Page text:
COUNTRY parks across Hampshire are set for a boost from a £12.9m fund.
The county council hopes that spending money in the parks will boost visitor numbers and lead to them becoming financially self-sustaining.
The money will be split between the county’s six country parks – Queen Elizabeth, Staunton, Manor Farm near Bursledon, Titchfield Haven National Nature Reserve, Lepe in the New Forest and Royal Victoria near Southampton, .
Leader of council Cllr Roy Perry said: ‘The parks have added to the lives of millions of people over the last 40 years and have been well cared for, attracting over 1.2m visitors a year.’
He said the changing age profile in the county, along with a change in people’s priorities, has led to visitors expecting more from their visits to the country parks.
He added: ‘In these difficult financial times, if we want the parks to thrive for generations to come, we must consider how we can work to address these demands and ensure good value, as well as maximising profit.’
‘We also need to ensure that any investment in our parks would also result in significant long-term savings as they become self-financing.’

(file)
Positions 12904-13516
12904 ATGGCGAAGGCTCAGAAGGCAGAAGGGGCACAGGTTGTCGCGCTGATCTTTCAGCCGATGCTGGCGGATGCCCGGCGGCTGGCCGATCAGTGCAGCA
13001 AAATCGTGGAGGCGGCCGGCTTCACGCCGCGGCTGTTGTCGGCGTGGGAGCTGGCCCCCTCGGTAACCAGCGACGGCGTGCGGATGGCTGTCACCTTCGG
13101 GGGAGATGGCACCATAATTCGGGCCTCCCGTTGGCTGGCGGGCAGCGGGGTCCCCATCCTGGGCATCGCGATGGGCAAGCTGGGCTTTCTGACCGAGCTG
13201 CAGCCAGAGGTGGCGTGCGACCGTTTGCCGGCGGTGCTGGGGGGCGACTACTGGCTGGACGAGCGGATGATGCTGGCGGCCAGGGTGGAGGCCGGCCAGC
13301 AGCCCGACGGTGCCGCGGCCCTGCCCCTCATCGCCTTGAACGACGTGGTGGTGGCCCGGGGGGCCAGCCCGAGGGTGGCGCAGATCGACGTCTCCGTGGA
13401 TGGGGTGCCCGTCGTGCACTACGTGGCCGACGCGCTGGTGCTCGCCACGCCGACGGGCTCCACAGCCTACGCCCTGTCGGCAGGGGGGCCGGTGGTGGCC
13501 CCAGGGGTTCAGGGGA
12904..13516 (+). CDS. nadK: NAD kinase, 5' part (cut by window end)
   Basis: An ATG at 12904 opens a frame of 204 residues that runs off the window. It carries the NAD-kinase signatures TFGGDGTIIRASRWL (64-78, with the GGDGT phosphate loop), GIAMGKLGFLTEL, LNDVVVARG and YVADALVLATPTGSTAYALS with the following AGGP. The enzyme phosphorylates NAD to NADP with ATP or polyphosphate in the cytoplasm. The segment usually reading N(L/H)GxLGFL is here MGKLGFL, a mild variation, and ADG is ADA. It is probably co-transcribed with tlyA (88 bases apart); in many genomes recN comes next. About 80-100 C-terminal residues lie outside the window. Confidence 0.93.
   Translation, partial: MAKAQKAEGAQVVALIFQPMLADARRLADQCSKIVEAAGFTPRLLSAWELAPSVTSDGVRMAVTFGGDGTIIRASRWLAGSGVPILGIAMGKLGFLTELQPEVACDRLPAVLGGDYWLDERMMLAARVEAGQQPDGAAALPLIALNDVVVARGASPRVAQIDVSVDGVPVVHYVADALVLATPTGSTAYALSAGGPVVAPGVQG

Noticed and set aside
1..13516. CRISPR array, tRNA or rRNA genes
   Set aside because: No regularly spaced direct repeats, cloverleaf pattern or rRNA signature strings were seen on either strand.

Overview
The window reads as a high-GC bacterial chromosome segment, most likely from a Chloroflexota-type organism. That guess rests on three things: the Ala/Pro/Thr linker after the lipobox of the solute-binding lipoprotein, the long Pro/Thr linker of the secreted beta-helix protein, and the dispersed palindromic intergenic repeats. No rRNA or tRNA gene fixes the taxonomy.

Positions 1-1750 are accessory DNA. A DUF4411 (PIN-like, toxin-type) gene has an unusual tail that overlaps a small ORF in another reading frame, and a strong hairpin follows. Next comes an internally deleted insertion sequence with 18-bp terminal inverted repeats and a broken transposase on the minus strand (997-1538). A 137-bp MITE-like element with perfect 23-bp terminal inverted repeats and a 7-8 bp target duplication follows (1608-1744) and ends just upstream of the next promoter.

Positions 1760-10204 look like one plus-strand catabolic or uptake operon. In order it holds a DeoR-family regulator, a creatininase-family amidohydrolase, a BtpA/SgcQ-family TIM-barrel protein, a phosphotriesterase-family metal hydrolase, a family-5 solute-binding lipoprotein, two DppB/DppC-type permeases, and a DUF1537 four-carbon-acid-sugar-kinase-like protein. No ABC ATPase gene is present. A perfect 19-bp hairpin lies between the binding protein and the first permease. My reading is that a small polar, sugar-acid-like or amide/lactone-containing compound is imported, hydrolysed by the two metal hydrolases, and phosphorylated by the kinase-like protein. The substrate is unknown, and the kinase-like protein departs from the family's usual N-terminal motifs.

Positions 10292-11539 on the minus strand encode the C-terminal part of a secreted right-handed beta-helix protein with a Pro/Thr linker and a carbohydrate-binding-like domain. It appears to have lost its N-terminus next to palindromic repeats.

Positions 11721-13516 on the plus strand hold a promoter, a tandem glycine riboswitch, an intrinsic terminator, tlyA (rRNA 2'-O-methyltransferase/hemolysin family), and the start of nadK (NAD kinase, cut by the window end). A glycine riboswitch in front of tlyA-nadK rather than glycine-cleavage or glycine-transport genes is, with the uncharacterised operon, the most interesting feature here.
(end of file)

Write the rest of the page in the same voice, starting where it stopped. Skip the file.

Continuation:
Cllr Perry visited Titchfield Haven this week to see how its share of the money could be put to good use, joined by Titchfield county councillor Geoff Hockley.
Cllr Perry said: ‘Titchfield Haven will be one of the first to benefit from this investment. It really is a very beautiful area.’
The plans are to put in a new wooden gate to replace a metal one at the entrance to the water way on Bridge Street.
A walkway from these gates to the cow bridge will be raised to protect it in wet weather.
Cllr Hockley praised the upgrade plans.
He said: ‘If you have ever been down that path, you will know it can be very muddy as it floods when the river breaks its banks.
‘The new walkway will be lifted and raised and made suitable for people to walk on in all weather.
‘Titchfield Haven is the second-best bird reserve in the country and it’s important that its facilities reflect that.’
The council’s cash will transform the six country parks over five years, with the money coming from a mix of external funding, contributions from council partners, the Heritage Lottery Fund and council reserves. Details of how the money will be spent have not been decided.